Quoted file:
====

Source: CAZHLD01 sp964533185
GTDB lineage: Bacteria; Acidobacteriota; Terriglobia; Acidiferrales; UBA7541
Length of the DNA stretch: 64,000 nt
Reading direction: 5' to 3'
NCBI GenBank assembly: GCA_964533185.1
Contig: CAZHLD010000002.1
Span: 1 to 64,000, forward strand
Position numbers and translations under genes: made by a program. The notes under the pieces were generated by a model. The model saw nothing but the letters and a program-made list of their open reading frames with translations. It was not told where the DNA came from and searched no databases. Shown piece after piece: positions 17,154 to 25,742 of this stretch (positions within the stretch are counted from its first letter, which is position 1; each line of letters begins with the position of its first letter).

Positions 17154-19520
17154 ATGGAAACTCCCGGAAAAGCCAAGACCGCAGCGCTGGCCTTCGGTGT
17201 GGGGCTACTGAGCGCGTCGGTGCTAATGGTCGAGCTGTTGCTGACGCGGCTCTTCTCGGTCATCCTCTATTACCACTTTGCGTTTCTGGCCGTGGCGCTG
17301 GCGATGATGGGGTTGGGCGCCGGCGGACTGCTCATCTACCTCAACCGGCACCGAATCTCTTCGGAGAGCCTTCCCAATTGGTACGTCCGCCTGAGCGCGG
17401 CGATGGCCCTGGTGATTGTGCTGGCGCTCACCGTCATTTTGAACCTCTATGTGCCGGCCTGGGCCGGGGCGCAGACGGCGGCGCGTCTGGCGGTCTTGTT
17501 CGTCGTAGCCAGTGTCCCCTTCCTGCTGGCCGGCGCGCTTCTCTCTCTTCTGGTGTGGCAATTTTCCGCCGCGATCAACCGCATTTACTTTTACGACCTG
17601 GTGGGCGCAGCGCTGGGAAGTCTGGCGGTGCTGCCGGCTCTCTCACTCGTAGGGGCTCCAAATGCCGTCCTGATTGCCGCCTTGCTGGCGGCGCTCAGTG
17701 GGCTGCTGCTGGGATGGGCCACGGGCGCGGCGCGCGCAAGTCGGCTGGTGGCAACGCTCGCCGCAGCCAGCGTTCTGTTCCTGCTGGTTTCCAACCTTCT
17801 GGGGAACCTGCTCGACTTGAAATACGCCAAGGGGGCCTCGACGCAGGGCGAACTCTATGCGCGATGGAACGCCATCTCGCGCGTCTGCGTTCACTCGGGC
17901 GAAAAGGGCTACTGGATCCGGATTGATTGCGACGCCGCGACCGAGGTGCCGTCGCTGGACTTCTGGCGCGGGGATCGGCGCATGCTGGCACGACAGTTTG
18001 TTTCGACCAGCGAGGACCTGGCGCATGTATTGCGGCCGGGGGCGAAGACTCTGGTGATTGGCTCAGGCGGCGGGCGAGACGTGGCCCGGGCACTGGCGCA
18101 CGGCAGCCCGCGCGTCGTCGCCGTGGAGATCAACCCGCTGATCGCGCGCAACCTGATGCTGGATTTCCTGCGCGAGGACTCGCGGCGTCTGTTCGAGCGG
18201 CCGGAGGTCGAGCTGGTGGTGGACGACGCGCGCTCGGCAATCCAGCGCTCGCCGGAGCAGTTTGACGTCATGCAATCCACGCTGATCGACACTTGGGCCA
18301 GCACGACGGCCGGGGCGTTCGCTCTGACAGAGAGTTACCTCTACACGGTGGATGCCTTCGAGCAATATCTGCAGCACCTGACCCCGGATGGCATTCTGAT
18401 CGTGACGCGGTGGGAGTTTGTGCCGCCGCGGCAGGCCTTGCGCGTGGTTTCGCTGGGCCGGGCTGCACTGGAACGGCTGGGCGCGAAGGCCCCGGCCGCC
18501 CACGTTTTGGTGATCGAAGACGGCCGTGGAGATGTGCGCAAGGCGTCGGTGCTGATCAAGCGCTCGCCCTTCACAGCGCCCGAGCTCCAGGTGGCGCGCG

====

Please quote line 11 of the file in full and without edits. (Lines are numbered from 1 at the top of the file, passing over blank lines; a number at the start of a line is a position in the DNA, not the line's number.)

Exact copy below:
17201 GGGGCTACTGAGCGCGTCGGTGCTAATGGTCGAGCTGTTGCTGACGCGGCTCTTCTCGGTCATCCTCTATTACCACTTTGCGTTTCTGGCCGTGGCGCTG